In Chile, the national digital skills test that evaluates proficiency levels and ICT skills for learning (SIMCE TIC) through simulated environments applied to high school students in 2013, shows that 46.9% of the students reached the initial level, 51.3% are at an intermediate level, while the advanced level is achieved by only 1.8%. In addition, it is observed that students in private schools show higher levels of ICT skills and students in municipal schools show the lowest levels (Rodríguez-Garcés & Muñoz-Soto, 2018). Analyzing the results of this ICT skills test, Jara et al. (2015) note that students who have a computer at home score better than those who do not, and students from families with a higher SES and more cultural possessions scored higher. On the other hand, Claro et al. (2015) found that the education level of parents was the most relevant factor in explaining the scores of students.
There are several tools to assess DC in undergraduate education at the level of self-perception or diagnosis, including: INCOTIC 2.0 (González et al., 2018), ACUTIC (Mirete et al., 2015), CODIEU (Casillas et al. 2018), REATIC (Moya-Martínez et al., 2011), INCODIES (Guillén-Gámez & Mayorga-Fernández, 2020). The latter follows the structure of the European DIGCOMP framework. This model may serve as a structure and basis for the development of specific DC evaluation by Petterson (2017). Measuring DC is a critical challenge to better understand its development, so further evaluation tools need to be developed for this measurement (HE & Zhu, 2017).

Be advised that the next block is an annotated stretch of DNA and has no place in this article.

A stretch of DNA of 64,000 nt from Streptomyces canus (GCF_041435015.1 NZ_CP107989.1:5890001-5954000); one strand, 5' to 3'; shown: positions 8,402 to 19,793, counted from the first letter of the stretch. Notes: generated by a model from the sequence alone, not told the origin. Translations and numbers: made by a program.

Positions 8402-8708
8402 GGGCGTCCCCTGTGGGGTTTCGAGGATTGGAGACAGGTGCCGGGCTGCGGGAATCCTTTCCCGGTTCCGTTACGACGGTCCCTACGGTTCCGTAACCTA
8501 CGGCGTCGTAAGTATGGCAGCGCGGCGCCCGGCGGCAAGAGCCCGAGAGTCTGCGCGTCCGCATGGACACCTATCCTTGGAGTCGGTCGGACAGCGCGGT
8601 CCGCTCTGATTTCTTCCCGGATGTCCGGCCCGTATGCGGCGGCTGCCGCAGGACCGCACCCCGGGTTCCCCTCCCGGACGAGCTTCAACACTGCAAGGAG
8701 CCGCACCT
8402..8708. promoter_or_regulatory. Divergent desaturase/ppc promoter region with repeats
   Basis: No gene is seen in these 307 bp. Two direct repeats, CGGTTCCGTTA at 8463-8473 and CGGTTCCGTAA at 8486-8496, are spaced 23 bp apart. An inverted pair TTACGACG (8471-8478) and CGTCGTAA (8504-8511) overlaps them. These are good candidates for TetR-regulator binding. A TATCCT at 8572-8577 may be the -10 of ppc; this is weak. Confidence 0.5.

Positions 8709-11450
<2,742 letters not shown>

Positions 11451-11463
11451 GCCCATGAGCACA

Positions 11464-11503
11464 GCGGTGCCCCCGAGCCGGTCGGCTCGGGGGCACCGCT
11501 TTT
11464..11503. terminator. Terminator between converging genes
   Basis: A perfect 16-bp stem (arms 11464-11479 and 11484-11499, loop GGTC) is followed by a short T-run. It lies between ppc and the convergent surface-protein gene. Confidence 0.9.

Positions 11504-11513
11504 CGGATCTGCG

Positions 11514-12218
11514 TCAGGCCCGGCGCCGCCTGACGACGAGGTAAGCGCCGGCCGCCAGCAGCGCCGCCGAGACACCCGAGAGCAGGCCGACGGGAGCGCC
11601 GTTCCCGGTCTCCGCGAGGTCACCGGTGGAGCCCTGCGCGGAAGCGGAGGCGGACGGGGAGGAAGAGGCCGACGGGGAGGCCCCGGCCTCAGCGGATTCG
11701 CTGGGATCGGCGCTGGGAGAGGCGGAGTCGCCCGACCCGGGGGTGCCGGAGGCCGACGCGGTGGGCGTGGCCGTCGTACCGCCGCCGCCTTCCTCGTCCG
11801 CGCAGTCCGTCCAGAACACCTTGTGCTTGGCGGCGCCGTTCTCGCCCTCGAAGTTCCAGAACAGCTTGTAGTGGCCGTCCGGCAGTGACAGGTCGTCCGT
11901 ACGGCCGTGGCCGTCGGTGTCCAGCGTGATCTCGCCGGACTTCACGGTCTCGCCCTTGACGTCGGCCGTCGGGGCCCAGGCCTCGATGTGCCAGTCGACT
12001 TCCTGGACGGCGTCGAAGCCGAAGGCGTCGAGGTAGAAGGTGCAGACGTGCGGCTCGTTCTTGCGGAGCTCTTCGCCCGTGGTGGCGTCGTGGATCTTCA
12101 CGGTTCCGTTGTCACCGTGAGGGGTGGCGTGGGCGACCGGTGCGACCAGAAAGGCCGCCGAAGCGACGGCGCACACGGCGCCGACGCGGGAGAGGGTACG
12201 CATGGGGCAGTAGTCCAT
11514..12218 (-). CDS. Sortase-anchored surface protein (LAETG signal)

Objective assessment tools are increasingly being required, which are not based only on the perception of the user but measure the level of DCT by solving situations or problems in line with the indicators to be evaluated (Villa-Sánchez & Poblete-Ruiz, 2011: 150). It is also important to emphasize that there are differences between university students’ perception of their own digital competence and the skills they demonstrate (Gabarda-Méndez et al., 2017). One way to combine this type of instrument is to mix evaluation tests with self-assessment tests following the former (Rosman, 2015). Therefore, the challenge is to use an objective, reliable, and valid DCT evaluation test, which allows to assess the knowledge of university students validly and reliably.
General and specific objectives
General Objective: To determine the level of development of Digital Competence (DC) of first year pedagogy students in Chilean public universities, and its relationship with socioeconomic level, through the variables: educational establishment where they attended high school and the university they attend.
Objective 1: Evaluate the level of digital competence of a sample of students from three Chilean public universities.
Objective 2: Study the relationship between the level of achievement of digital competence and the educational establishment where they attended secondary education.
Objective 3: Study the relationship between the level of achievement of digital competence and the university in which they enroll.